Kampala — High Court judges have resolved to close all the 20 upcountry circuits (stations) because government has continuously ignored to provide them with better remuneration, operational funds and more staff.
The judges reportedly made the decision during a meeting on Friday.
"They resolved that instead of having many circuits upcountry which are not fully operational, they should close them and come back to their colleagues at the Kampala divisions," a source, who attended the meeting, told Daily Monitor at the weekend.
This newspaper has learnt that out of the 20 upcountry stations, 14 are operational and of those, Jinja and Mbarara have two resident judges while the rest have only one resident judge.
Some of the High Court circuits that have not yet been fully operationalised include Iganga, Tororo, Rukungiri, Luweero and Hoima.
When the High Court circuits were created, the plan was to have four judges at each station and at least five judges at each of the eight divisions established in Kampala.
However, the High Court divisions have an average of three judges.
Sources also said one of the judges proposed that they retain the upcountry High Court circuits that have permanent buildings such as Gulu, Masaka, Jinja, Mbale and Mbarara, but the majority of his colleagues rejected the proposal.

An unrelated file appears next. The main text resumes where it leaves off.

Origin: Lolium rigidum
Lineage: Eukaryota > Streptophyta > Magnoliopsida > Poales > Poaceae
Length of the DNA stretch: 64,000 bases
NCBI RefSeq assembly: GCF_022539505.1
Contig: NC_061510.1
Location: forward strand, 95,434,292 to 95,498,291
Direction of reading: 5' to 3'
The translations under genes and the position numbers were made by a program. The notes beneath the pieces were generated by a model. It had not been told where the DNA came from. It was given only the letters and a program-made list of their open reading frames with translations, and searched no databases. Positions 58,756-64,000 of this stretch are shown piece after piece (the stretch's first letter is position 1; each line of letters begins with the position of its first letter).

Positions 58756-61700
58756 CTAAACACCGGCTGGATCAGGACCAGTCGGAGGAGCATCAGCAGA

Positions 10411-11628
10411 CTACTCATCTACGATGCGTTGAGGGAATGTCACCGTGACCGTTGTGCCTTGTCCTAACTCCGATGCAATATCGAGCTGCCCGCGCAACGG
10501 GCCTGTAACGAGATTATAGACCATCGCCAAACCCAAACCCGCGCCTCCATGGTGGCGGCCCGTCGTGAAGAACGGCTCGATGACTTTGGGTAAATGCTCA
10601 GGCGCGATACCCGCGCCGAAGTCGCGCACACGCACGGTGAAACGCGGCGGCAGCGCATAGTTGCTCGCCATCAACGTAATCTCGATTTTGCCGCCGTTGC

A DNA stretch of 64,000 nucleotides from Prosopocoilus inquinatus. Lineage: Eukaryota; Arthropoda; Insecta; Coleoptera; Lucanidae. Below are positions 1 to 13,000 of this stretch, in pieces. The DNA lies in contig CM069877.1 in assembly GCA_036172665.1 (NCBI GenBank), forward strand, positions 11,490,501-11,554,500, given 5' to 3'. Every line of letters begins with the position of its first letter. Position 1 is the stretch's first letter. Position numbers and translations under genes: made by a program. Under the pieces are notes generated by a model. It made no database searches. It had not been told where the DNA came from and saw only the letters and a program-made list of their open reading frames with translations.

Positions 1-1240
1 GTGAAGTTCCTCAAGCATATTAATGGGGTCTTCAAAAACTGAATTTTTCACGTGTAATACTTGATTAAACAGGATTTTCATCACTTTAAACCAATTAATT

The sources said Principal Judge Yorokamu Bamwine tried to persuade the judges to continue working despite the "hard" conditions but they remained adamant.
A High Court judge earns about Shs9m a month, a housing allowance of Shs4m, security, medical insurance and a car, among other benefits.
The judges want their salaries raised to at least Shs16m a month.
About the operational funds, each criminal session (a hearing of about 40 cases) is allocated about Shs40m which the judges say is not enough given the high cost of living.
The sources said the judges proposed that whenever the operational funds are made available, they can organise criminal sessions in the affected upcountry stations and return to the Kampala divisions upon completion of the hearings.
When contacted, Principal Judge Bamwine confirmed the judges' resolution but added that the decision was not the official position of the Judiciary.
"That was their resolution based on their understanding that some circuits remain non-operational due to lack of judges and operational funds. Some lack a second judge, a condition precedent for their creation," Justice Bamwine said.
"Their advice will be considered by the recently announced Planning and Development Committee before it is submitted to the Chief Justice," he added.
Ten years ago, Parliament passed a resolution to increase the number of High Court judges from 51 to 82 but the decision has not been implemented.